Your workshop can easily turn into the clutter capital of your home. And clamps of every description are easy to lose and hard to find, especially when you're right in the middle of a project! Never again, thanks to this great collection of clever storage tips for your pipe clamps, bar clamps, pony clamps and more.
This handy under-mount rack keeps your clamps right where you
need them. Simply cut a series of 1-1/4-in.-diameter holes along
the center line of a 2x6 and then rip the 2x6 in half to create the
Next, screw 1x4 sides and top to the cradle and
screw it to the bottom of your workbench.
Store bar and pipe clamps right under your
workbench where they'll always be
close at hand. Just screw sections
of 4-in.-diameter PVC pipe
under your workbench
and slide the
clamps into the pipe.
Here's a slick snap-in, snap-out storage rack made from PVC pipe.
For 1/2-in.-diameter iron pipe, use 3/4-in. PVC,
and for 3/4-in.-diameter pipe use1-in. PVC.
To make the rack, cut 2-in.
lengths of PVC, and with a hacksaw
or band saw, slice them lengthwise
about 3/16 in. past the diameter's
center line. This creates the gripping
action to firmly hold the
heavy iron pipe.
Drill and countersink
two holes in each PVC piece,
then space and screw them along a
pair of 2-in.-wide boards. Attach
the upper board to your shop
wall and snap a pipe clamp in
either end to position the lower
board for screwing to the wall.
That's it. You've shaped AWOL pipe
clamps into an orderly arsenal.
Since these caps screw tightly on 3/4-in.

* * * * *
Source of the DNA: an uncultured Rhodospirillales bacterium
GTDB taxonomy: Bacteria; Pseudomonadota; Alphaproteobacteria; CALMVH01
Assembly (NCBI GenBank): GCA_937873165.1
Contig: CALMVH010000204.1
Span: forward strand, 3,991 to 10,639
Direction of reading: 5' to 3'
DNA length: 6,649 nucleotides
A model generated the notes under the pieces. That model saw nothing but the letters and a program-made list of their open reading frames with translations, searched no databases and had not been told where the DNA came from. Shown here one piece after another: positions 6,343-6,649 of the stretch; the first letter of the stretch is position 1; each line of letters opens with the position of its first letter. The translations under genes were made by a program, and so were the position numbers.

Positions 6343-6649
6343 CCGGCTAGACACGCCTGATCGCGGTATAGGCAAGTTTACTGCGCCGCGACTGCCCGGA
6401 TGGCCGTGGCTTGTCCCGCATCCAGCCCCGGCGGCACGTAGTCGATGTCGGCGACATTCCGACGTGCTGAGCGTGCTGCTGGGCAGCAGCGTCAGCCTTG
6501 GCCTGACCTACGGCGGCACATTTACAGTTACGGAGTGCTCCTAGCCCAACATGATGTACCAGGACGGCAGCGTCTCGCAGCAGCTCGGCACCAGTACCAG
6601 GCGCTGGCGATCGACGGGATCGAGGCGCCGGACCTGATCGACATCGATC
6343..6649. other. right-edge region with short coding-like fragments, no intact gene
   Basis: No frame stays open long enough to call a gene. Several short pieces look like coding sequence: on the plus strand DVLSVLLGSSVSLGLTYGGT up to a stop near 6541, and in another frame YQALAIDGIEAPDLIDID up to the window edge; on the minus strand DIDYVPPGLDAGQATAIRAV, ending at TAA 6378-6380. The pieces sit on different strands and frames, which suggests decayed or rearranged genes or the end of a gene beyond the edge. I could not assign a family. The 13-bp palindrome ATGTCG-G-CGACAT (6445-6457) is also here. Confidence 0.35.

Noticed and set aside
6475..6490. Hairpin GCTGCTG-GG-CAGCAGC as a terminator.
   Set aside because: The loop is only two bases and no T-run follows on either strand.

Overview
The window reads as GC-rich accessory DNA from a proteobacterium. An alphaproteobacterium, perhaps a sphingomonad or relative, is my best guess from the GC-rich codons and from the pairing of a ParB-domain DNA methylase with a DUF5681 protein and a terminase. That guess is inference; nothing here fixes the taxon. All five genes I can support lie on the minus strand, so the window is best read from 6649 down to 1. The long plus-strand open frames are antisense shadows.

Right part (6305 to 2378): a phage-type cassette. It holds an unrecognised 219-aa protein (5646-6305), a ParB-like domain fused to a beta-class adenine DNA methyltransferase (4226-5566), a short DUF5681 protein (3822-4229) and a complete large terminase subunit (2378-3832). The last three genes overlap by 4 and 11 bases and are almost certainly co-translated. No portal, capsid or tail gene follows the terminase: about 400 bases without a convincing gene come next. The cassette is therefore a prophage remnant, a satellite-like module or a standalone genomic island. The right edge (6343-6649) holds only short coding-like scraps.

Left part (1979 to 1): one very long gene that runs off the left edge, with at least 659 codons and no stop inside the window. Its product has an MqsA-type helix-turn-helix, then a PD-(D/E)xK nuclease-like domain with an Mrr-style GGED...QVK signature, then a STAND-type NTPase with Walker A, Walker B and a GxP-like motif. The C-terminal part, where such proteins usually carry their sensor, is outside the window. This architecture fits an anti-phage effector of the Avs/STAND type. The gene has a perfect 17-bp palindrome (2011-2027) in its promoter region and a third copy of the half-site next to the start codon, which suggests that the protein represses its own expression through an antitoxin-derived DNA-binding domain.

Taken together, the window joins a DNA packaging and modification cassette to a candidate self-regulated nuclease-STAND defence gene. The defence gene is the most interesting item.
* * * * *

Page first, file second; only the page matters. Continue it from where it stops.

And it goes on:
pipe threads, you can use them to store
your pipe clamps on a shop wall. Drill
holes in the top of the caps, tighten eye
bolts in the holes with nuts on both
sides, then attach them to your clamps
and hang them up.
Cut two 12 x 16-in. pieces of 3/4-in. plywood
and temporarily screw or nail them face to face. Drill 1-1/4-in. holes (if
your pipes are 1 in. outside diameter), spaced 3 in. apart, through both pieces.
Pry the plywood apart, then screw them to two 16-in.-long pieces of 2x8 to
make an open-ended box. Add a couple of narrow 3/4-in. boards on the bottom
for feet, then set the box in a convenient spot along a shop wall. To keep it
from sliding, attach it to the studs with screws driven through the 2x8s.
Clamps scattered and hard to find when
you need them most? Here's a way to keep
them in one spot. Hang bar
clamps on horizontal
scraps of 2x4 screwed
between open wall
or two for glue
C - clamps
holes in the
studs and install
lengths of 3/16-in.
threaded rod, tensioned
with 1/4-in. fender
washers and nuts.
You'll love this bar clamp rack because you can holster pony
clamps securely without tightening the lower jaw against the
rack. Just drop in the clamp and pull it out when needed.
Notch the top piece of 1/2-in. plywood with the keyhole-shaped
cutouts as shown, then screw it to the bottom piece of plywood.
Make brackets from scrap wood and screw the rack to the wall.
Build this rack from scrap pieces
of 2x4 and a 3/4-in.-thick backer
board of whatever length you need.
Cut 6-in. lengths of 2x4, with 45-
degree corners on the bottom ends
so it's easier to slide the clamps into
the rack. Measure the O.D. (outside
diameter) of your pipes, then add 1/8
in. for clearance between blocks.
Space and screw the 2x4s along the
backer board, creating gaps 1/8 in.
wider than the pipe's outside diameter.
Finally, screw the backer board to
the wall and load it up!
Keep your spring clamps springy for a lifetime!
Don't store them
clamped on a board;
the springs will lose
their tension. Instead,
keep them on a metal
towel rod ($3 at a home
center). With the towel
rod roost, you'll always
know where to find
these useful clamps in
the heat of production.
Have the necessary tools for this DIY project lined up before you start—you’ll save time and frustration.
Avoid last-minute shopping trips by having all your materials ready ahead of time. Here's a list.
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